In LA, isn't Seller supposed to provide keys (door, bldg, mailbox) and garage remotes to the Buyer AT HIS EXPENSE upon Closing? For 2BR, 2 sets?

Asked by Marianne, Los Angeles, CA Fri May 6, 2011

I'm buying a 2BR condo in Sherman Oaks. Closing is this month.

The Seller -- who is also a RE Agent and is the Selling Agent -- bought the apt at a Trustee Sale. He claims he doesn't have all the keys to the building or any remotes to the garage for the 2 parking spaces that come with the apt.

Seller said he doesn't want to bother with obtaining them -- probably from the HOA -- and he doesn't want to pay for them.

We're probably not talking a lot of $$ here, but to me it's the principle.

It's a flip, and he's making an easy $50K profit here. But even if he were making only 50 cents, shouldn't the Seller provide the Buyer at HIS expense with ALL keys and ALL remotes consistent with a 2BR apt?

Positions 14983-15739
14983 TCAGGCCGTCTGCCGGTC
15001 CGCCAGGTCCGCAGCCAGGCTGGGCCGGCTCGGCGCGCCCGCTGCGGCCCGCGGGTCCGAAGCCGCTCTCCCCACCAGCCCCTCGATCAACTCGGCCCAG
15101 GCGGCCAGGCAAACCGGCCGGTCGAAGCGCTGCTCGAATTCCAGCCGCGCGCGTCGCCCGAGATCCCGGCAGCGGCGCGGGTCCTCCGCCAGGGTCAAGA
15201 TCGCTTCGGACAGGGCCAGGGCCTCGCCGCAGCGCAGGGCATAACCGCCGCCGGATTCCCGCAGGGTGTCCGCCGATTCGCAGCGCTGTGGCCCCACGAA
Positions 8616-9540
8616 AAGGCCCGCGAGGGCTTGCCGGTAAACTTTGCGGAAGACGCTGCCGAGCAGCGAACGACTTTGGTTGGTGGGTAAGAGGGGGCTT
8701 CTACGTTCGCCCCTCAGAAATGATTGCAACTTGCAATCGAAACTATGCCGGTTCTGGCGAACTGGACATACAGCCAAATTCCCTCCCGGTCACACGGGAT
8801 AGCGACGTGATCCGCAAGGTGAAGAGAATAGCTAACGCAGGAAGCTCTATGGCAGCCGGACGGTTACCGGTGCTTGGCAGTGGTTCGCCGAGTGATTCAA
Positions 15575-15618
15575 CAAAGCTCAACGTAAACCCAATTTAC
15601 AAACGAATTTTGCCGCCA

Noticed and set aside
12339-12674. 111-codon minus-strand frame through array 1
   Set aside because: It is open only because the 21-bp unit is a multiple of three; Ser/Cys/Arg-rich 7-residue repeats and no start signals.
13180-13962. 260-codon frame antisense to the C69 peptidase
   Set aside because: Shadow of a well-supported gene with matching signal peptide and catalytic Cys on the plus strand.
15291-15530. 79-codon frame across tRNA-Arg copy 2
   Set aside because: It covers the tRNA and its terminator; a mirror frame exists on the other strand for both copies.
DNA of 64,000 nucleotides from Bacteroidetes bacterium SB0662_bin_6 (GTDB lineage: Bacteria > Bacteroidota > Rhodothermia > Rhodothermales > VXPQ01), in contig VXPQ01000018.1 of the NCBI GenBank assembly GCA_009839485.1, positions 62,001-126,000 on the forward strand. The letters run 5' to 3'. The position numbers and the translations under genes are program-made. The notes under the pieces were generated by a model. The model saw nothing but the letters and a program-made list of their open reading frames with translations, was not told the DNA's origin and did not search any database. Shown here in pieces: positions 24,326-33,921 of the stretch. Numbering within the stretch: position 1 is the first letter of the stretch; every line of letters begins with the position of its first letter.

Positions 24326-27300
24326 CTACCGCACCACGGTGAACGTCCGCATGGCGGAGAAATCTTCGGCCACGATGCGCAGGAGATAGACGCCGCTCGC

Shouldn't these keys and remotes be submitted to the Buyer's Agent or Buyer at Closing? If not, when?

Who should hunt down the keys and remotes? Who should pay? Should there be TWO sets for a 2BR?

What is the protocol? What is common practice? Is it in the contract somewhere?

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Carmen Brode…, Agent, Scottsdale, AZ
Mon May 23, 2011
Depends what your contract says. In Arizona the contract specifies exactly how many keys are required to be given to the purchaser.
1 vote
David Cooper, Agent, Los Angeles, CA
Tue May 17, 2011
Hopefully, the expense of getting new locks and keys will be the "only" extra cost you have when buying a foreclosure. The surprises after you move in good cost a great deal more.